Today I saw The Iron Lady, starring Meryl Streep and Jim Broadbent.
Margaret Thatcher is one of the most polarizing political figures in modern history. Her reign as Prime Minister of England from 1979 to 1990 was notable not only because she was the first female elected to the office, but because she lasted so long in the role.
Revered by some and reviled by others, Thatcher is portrayed in a balanced light in this film by the always-amazing Meryl Streep. She shows the passion and conviction of a woman who truly believed in her decisions (as I think Thatcher did), and also the abusive monster she could be toward her staff. Sadly, most of what we see is her present-day self, shuffling around in a cloudy state of confusion.
In fact, that's my largest criticism of this movie. I went into it expecting a run-of-the-mill biography of the politician's life. Instead, I took a—sometimes first-person—journey of dementia, which not only dampened he impact of the story, but added a layer of sympathy that I'm guessing the real woman would detest.
It was almost as if the filmmakers laid the illness on so thick so the Thatcher haters couldn't attack it (or her) too much. It would have been more powerful if they had just told her story in a linear way, start-to-finish, with a title card at the end explaining her current state. Her life was interesting enough to warrant two hours without the last decade even being acknowledged.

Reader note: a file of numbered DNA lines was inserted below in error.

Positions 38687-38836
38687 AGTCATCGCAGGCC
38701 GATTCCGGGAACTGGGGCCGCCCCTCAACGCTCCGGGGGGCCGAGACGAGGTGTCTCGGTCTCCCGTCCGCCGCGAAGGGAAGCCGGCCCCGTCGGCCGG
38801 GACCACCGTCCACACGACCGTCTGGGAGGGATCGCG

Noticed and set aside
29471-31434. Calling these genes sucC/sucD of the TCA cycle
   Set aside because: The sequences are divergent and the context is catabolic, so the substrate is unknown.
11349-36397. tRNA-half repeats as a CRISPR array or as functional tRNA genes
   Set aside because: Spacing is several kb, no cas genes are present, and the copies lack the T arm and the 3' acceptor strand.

That said, there is nothing wrong with Streep's performance. I grew up in the Thatcher-Reagan era and remember hearing the real Iron Lady speak often on television. Streep's diction and accent were insanely accurate, as were her mannerisms and expressions. And who doesn't love Jim Broadbent playing anyone's husband?
The movie was indeed paced well, despite way too many present-day/hallucination scenes, and it may prompt those who loathed the leader to remember her with a little respect, even if her choices for the country are never forgiven.
I will be very surprised if Streep doesn't add another Oscar to her shelf for this performance.